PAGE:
The way this conversation unfolded exemplified effective communication. My friend approached me with grace and vulnerability. He approached me with a level of curiosity that didn’t put me on my heels — I was able to really listen to what he was saying, apologize for how my decision impacted him and vow that going forward, I would always ask rather than making decisions for him and others.

Our relationship is intact, and I now have information that will help me become a better friend to him and others.

4. Be Mindful of Delivery, Timing and Messenger

Communicating effectively also requires thinking through the delivery of the message one intends to communicate as well as the appropriate time for the discussion.

In an Entrepreneur.com column, VIP Contributor Deep Patel, noted that persons interested in communicating well need to master the art of timing. Patel noted,[1]

“Great comedians, like all great communicators, are able to feel out their audience to determine when to move on to a new topic or when to reiterate an idea.”

Communicating effectively also requires thoughtfulness about the messenger. A person prone to dramatic, angry outbursts should never be called upon to deliver constructive feedback, especially to people whom they do not know. The immediate aftermath of a mass shooting is not the ideal time to talk about the importance of the Second Amendment rights.

Like everyone else, I must work to ensure my communication is layered with precision and care.

It requires precision because words must be carefully tailored to the person with whom you are speaking.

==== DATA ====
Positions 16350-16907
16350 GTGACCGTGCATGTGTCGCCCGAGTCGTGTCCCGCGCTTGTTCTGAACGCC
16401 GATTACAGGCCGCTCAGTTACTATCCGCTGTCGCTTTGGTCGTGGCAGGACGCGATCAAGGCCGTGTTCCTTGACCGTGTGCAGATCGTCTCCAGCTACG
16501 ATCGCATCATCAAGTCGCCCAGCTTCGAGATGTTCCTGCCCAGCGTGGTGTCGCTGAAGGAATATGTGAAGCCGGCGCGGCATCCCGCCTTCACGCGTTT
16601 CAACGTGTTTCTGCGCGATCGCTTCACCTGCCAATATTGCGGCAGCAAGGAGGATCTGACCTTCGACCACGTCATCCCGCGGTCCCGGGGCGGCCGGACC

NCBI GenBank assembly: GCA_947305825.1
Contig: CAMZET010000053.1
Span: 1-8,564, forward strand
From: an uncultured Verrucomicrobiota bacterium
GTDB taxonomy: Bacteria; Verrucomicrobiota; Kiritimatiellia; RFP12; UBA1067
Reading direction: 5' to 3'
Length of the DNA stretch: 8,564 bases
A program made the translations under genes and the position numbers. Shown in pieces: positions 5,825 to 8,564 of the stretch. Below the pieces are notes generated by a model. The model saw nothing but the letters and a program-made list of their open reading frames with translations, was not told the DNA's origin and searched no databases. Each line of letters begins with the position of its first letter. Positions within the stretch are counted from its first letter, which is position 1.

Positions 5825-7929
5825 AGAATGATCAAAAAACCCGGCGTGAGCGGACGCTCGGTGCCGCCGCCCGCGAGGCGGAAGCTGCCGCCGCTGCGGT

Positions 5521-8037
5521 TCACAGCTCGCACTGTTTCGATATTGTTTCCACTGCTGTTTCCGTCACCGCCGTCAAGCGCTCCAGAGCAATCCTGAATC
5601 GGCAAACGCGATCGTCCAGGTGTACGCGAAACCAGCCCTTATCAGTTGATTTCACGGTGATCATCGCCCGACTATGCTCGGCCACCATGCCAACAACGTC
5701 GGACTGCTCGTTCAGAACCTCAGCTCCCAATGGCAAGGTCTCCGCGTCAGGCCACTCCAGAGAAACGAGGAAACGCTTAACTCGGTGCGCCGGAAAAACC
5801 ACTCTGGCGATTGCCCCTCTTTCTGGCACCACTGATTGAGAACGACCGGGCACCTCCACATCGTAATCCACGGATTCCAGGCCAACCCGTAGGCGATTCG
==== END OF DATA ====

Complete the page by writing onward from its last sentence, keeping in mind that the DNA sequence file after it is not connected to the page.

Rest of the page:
Advertising

It requires intentionality because before one communicates, one should think about the audience and what the audience needs in order to hear your message the way you intended it to be communicated.

It requires active listening which is about hearing verbal and nonverbal messages.

Even though we may be right in what we say, how we say it could derail the impact of the message and the other parties’ ability to hear the message.

Communicating with care is also about saying things that the people in our life need to hear and doing so with love.

The Bottom Line

When I left the meeting with my dear friend, I wondered if I was replicating or modeling this level of openness and transparency in the rest of my relationships.

I was intrigued and appreciative. He’d clearly thought about what he wanted to say to me, picked the appropriate time to share his feedback and then delivered it with care. He hit the ball out of the park and I’m hopeful we all do the same.

More Articles About Effective Communication

Featured photo credit: Kenan Buhic via unsplash.com

Reference

Read Next